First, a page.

In the book, Théoden is found shortly before his death, so this problem is side-stepped:
'Hail, King of the Mark!' [Théoden] said. 'Ride now to victory! Bid Éowyn farewell!' And so he died, and knew not that Éowyn lay near him. And those who stood by wept, crying: 'Théoden King! Théoden King!'
Yet [Éomer] himself wept as he spoke. 'Let his knights remain here,' he said; 'and bear his body in honour from the field, lest the battle ride over it! Yea, and all these other of the king's men that lie here.' And he looked at the slain, recalling their names. Then suddenly he beheld his sister Éowyn as she lay, and he knew her.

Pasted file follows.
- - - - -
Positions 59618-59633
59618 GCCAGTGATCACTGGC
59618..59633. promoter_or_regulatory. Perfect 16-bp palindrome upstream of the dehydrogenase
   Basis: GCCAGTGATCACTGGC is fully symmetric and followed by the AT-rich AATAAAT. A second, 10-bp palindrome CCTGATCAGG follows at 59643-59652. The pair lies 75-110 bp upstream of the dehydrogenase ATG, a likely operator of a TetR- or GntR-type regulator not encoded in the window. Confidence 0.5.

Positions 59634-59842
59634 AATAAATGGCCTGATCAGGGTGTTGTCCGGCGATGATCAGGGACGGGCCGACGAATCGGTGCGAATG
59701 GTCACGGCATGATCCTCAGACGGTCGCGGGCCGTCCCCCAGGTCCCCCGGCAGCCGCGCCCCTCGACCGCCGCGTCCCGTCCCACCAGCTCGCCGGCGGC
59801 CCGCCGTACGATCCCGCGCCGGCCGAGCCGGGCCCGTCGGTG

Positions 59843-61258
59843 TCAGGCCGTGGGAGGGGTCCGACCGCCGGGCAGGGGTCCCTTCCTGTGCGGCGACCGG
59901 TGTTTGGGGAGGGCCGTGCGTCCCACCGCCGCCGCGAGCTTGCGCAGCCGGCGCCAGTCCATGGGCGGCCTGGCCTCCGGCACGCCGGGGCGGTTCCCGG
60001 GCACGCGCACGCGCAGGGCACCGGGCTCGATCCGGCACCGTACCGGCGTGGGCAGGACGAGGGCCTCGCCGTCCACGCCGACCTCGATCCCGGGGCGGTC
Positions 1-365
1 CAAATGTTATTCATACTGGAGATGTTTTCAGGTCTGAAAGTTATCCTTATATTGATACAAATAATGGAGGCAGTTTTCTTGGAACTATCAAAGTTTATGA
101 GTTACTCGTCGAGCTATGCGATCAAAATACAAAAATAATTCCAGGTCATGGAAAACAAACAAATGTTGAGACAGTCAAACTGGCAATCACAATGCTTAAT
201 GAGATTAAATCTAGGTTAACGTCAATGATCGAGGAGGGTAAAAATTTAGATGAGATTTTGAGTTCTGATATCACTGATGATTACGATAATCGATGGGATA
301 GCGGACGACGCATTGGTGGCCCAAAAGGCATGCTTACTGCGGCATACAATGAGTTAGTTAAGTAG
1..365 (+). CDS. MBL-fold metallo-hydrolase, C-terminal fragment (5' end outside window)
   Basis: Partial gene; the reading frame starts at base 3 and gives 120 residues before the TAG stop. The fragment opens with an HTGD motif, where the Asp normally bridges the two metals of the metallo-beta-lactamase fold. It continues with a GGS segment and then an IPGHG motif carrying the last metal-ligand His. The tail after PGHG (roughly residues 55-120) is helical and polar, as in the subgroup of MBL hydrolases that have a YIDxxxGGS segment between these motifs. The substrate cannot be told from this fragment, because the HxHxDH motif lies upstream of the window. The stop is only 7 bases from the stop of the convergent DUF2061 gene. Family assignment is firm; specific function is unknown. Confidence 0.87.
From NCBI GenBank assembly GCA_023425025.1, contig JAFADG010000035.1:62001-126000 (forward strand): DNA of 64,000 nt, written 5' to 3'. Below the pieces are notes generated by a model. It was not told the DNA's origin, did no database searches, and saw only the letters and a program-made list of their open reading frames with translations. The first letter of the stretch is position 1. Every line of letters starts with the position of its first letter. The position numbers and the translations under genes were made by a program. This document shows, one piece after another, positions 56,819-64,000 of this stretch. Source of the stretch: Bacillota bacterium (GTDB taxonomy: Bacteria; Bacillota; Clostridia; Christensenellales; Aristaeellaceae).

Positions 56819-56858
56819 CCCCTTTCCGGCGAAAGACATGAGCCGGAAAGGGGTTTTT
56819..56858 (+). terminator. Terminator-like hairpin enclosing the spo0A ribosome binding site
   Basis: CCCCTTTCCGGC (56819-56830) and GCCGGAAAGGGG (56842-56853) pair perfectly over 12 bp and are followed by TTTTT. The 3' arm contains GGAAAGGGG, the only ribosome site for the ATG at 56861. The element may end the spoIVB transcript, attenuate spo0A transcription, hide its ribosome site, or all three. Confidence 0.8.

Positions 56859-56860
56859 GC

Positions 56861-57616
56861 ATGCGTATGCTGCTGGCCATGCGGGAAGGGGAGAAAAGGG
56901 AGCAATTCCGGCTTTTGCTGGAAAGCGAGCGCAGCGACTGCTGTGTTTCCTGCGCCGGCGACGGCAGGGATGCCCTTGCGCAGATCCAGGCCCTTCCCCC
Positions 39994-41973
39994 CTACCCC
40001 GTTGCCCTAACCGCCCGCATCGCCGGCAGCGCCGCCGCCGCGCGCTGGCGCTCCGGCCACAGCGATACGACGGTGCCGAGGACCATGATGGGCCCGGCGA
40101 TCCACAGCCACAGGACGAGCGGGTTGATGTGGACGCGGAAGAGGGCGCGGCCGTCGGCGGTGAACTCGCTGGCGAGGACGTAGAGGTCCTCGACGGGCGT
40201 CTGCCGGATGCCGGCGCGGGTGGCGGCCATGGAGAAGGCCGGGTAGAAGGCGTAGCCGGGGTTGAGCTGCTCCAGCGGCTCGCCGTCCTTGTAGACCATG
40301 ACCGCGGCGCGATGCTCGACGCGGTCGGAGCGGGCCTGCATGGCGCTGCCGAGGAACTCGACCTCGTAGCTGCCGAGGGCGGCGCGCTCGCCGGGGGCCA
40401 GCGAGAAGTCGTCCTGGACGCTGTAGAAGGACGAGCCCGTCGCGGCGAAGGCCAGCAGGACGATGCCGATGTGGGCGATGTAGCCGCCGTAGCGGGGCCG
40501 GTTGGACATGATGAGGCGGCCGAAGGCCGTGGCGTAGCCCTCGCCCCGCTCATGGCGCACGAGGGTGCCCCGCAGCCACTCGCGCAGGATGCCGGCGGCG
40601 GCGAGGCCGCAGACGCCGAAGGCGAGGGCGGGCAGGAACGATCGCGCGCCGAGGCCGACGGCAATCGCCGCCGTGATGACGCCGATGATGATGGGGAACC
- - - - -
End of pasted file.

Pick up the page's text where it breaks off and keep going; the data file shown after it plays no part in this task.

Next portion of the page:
Return of the King Book V Chapter 6: "The Battle of the Pelennor Fields"
So this is purely a movie invention. Unfortunately I can't find this scene in the script, so we can only speculate.
The most plausible explanation is that Théoden was moved, but Éowyn left behind. Théoden was a king, after all, so the priority would have been to remove his body from the battlefield. If someone did that without recognizing Éowyn (which seems plausible, since nobody was expecting her to be there), she most likely would have been left behind.